Sun, Oct 23, 2016 | updated 01:10 AM IST

S. China Sea dispute shouldn't hamper China-ASEAN ties, says ex-minister

Updated: Jul 19, 2016 12:55 IST

Singapore, July 19 (ANI): A former minister of China's State Council Information Office has said that the ongoing dispute over the South China Sea should not hamper relations between Beijing and other member states of the Association of South East Asian Nations (ASEAN).

Participating in a think tank seminar on South China Sea and Regional Cooperation and Development held in Singapore, Zhao Qizheng said Tuesday, "Although the Chinese government has dismissed the ill-founded arbitration unilaterally initiated by the Aquino III administration (of The Philippines), China remains open to the Philippines, and disputes in South China Sea shouldn't hamper China-ASEAN relations."

Zhao said China fully understood that ASEAN countries have common interests on the whole, and each country in the region has its own interests. China and ASEAN should maintain friendly exchanges, as well as friendly relations.

He further stated that China-ASEAN relations should be based on common interests and aim for deepening political communications and enhance cultural exchanges in the future.

Li Guoqiang, deputy director of Institute of Chinese Borderland Studies, Chinese Academy of Social Sciences, echoed with Zhao's view, saying that ASEAN is the priority of China's diplomacy with neighboring countries.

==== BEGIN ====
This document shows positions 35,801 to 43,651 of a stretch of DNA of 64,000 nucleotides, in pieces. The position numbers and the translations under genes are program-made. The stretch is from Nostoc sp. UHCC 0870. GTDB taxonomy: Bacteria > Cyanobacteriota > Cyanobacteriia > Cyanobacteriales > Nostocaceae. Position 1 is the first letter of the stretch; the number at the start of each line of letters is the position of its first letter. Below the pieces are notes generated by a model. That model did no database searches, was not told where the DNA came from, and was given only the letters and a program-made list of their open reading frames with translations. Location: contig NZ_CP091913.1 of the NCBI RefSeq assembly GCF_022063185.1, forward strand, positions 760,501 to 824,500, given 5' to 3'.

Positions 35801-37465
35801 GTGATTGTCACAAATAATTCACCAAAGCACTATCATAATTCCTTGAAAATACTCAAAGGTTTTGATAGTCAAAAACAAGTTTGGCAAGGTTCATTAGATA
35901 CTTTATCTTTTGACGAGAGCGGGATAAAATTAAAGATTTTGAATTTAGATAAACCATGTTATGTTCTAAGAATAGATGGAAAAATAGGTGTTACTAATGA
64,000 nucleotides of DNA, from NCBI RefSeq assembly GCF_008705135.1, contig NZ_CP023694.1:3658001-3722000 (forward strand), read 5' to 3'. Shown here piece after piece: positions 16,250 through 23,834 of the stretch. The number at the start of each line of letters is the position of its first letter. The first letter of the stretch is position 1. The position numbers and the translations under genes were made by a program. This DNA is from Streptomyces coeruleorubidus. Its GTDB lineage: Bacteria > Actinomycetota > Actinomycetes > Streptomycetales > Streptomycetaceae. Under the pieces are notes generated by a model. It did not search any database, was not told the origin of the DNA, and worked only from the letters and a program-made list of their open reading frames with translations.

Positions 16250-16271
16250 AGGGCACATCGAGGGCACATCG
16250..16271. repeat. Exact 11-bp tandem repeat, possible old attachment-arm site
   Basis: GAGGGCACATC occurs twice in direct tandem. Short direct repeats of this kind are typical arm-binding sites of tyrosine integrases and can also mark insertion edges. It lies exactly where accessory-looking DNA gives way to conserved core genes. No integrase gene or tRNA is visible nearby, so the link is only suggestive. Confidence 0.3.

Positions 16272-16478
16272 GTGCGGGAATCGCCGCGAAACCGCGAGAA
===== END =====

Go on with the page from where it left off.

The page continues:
He stressed that China and ASEAN should work together to maintain peace and stability in the region.

Qizheng, was quoted by Xinhua news agency, as saying that he was hopeful about China and the Philippines restarting bilateral negotiations on the South China Sea, and moving step-by-step.

"China and Philippines can temporarily put aside differences, and discuss issues of joint exploration first," Zhao said.

"Joint developments are very broad, including resources, fisheries, maritime rescue, meteorologic data exchange as well as disaster relief at sea. We should move step by step," he added.

Organised by the Institute of Chinese Borderland Studies, Chinese Academy of Social Sciences, the one-day seminar attracted more than 20 experts from academic institutes in China and Southeast Asian countries, including Thailand, Cambodia and Malaysia.

The government of former Philippine President Benigno S. Aquino III filed the arbitration against China in 2013, despite the agreement his country had reached with China on resolving disputes in the South China Sea through bilateral negotiations. Since then, China-Philippines relations have been severely deteriorated.

However, current Philippine President Rodrigo Duterte has expressed readiness and willingness to hold bilateral talks with China, saying that he is planning to send envoy to China to restart negotiations. (ANI with inputs)